As I drove to work Sunday morning in snowy Bristol, Connecticut, it was hard to believe that spring was on the horizon.
But on that same day's editions of SportsCenter, there were interviews from Augusta National, and that made me a believer.
Nothing rings the arrival of spring quite like the Masters. And though we're many tournaments into the PGA Tour season, this starts an exciting season in which the calendar is condensed to make way for the return of golf to the Olympics.
But of all the honors to be handed out this year, none might mean more than slipping on the green jacket Sunday afternoon.
On Thursday, 89 golfers will approach the No. 1 tee hoping to make history, coming from around the world to play 72 holes (or maybe just 36 if they don't make the cut) at Augusta. But only one is going to come away the victor.
This week, you'll hear many in the media prognosticating and trying to select who they think will win. Some pore over statistics trying to find an edge. Others will go with their gut and select who looks good to them. And others will just select somebody they've heard of, even if his name is Tiger Woods (who is not playing this year).
I'll throw my pick into the mix, but I do mine a little differently. Instead of picking a winner based on who I think will win, I'm going to pick who I think won't lose. I'll explain...
Using historical notes and trends, I'll tell you why everybody in the field, save a lone golfer, simply cannot win the Masters. By process of elimination, the one who is left has to be the winner.
First, let's take experience into play. Last year, Jordan Spieth won the Masters in his second career start in the event. But rookie winners simply aren't the norm. Since 1936, all but Fuzzy Zoeller (in 1979) had made a previous Masters start.
That takes out 20 golfers off the start, leaving 69 still in the running.
Okay, not only is it important to have played a Masters before, you have to have had recent success in the event. Each of the past 18 Masters winners both played in and made the cut in the previous year's event. That's going to trim another 28 golfers off the list, sorry if you were backing Branden Grace or Brandt Snedeker.
Not to pick on the older guys, but the Masters has been a young man's game recently. You have to go back to Mark O'Meara in 1998 to find the last time a 40-year-old won this event. So, I'm going to take out the 11 remaining golfers who are 40 or older, including Henrik Stenson (who turns 40 two days before the Masters starts), Phil Mickelson and reigning British Open champion Zach Johnson.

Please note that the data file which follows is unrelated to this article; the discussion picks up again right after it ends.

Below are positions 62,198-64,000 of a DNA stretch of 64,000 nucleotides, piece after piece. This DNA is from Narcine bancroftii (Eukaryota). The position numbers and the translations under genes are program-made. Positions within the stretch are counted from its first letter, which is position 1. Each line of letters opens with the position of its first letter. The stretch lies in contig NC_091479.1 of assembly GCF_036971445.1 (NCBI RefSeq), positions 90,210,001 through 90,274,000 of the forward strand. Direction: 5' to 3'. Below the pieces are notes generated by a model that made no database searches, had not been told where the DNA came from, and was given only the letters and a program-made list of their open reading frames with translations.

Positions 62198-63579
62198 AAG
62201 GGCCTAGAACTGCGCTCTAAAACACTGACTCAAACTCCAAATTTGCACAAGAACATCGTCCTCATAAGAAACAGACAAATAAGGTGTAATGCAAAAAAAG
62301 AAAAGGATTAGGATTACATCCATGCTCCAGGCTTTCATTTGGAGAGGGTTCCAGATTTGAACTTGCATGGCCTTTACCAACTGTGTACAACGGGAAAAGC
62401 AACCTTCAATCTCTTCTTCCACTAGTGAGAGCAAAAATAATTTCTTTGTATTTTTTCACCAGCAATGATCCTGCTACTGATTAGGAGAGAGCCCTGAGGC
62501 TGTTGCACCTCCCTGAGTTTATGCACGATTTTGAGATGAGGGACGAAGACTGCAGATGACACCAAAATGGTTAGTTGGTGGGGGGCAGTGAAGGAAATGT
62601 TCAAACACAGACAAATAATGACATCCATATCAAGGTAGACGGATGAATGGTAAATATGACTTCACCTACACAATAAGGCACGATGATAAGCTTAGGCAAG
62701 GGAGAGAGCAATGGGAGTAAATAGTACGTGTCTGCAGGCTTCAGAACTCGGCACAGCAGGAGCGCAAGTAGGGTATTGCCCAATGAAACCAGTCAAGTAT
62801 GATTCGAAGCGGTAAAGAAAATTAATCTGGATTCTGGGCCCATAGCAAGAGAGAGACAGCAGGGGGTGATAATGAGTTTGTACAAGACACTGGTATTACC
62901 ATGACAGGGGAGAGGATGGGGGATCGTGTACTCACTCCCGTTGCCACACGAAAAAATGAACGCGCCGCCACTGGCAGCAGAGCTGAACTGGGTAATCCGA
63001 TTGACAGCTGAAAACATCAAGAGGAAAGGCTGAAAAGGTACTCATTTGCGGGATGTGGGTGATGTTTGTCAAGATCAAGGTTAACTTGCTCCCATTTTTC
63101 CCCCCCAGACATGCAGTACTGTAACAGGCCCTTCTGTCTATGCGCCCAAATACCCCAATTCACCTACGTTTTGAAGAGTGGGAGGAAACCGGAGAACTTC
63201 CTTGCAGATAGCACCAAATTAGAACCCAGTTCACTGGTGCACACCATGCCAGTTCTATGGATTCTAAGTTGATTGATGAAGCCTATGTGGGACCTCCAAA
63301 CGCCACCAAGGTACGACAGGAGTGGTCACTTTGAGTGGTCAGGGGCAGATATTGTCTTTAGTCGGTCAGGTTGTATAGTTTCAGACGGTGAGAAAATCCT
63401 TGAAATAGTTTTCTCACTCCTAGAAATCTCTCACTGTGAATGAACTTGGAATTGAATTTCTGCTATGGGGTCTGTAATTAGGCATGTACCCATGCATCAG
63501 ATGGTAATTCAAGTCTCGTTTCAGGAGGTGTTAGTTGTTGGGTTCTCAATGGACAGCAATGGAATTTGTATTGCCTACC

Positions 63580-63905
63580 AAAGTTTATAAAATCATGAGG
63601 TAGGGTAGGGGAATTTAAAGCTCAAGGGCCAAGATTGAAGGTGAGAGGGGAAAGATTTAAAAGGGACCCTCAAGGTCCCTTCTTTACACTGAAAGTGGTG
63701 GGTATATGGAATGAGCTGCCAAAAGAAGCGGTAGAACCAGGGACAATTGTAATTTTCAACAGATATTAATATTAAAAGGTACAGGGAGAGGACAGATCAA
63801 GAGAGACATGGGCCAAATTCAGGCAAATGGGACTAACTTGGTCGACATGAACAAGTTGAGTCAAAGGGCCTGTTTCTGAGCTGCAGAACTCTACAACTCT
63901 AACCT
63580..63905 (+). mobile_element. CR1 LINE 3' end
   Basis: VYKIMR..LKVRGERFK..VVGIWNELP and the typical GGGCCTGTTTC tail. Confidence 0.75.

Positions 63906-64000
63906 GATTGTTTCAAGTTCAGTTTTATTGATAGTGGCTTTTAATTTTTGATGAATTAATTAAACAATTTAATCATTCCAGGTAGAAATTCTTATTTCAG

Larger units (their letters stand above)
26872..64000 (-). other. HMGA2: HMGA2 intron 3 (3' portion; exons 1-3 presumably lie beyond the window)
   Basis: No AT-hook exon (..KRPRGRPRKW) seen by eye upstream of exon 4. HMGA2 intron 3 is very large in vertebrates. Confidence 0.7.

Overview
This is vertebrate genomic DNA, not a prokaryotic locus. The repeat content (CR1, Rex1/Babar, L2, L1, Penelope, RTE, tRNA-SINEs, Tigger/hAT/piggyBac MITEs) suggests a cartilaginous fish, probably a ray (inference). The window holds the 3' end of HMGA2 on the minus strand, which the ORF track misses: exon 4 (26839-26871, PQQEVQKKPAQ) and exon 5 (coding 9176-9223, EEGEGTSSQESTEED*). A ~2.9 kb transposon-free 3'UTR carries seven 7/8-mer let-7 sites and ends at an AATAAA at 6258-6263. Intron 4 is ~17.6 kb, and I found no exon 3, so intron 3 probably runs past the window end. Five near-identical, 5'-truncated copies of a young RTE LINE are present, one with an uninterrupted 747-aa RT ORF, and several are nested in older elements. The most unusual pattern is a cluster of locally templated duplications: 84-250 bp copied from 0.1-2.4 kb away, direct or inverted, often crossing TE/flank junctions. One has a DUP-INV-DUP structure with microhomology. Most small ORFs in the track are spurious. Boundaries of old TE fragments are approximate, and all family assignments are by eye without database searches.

The trend at all recent majors has been the cream of the crop coming out victorious. Each of the past 13 major winners has been ranked 28th or better in the World Golf Rankings at the time of their victories. That's going to take out another 11 who aren't quite up to par.
I want players who come in hot. Each of the past four years, the Masters has been won by a player who has a top-three finish on the PGA Tour that season, and a top-five finish within his past two starts. From the 19 who were left, we take 13 off of that list. That includes Jordan Spieth, Rickie Fowler and Dustin Johnson.
The remaining six contain some huge names, but I'm going to take the biggest of them out with these final nuggets. In four of the past five years, the Masters winner had never previously won a major. And the one who had (Bubba Watson), was part of this run of having never won one before his 2012 victory.
On Sunday, I'm looking for Brooks Koepka to pick up his first career major victory. Remember, the numbers don't lie.
Masters Eliminator: Step-by-Step
1. Each of the past 36 (and 76 of the past 77) Masters winners had all made a previous Masters start: 20 eliminated, 69 remaining
Rafael Cabrera Bello
2. The past 17 Masters winners all made the cut in the previous year's Masters: 28 eliminated, 41 remaining
Davis Love III
3. No golfer 40 or older has won the Masters since 1998: 12 eliminated, 30 remaining
4. Each of the past 13 major winners have been ranked 28th or better in the world rankings: 11 eliminated, 19 remaining
5. The past four Masters winners had both a top-three finish on PGA Tour that season and a top-five finish in at least one of his past two starts: 13 eliminated, six remaining
6. Four of the past five Masters winners have never previously won a major: Five eliminated, one remaining
Your champion: Brooks Koepka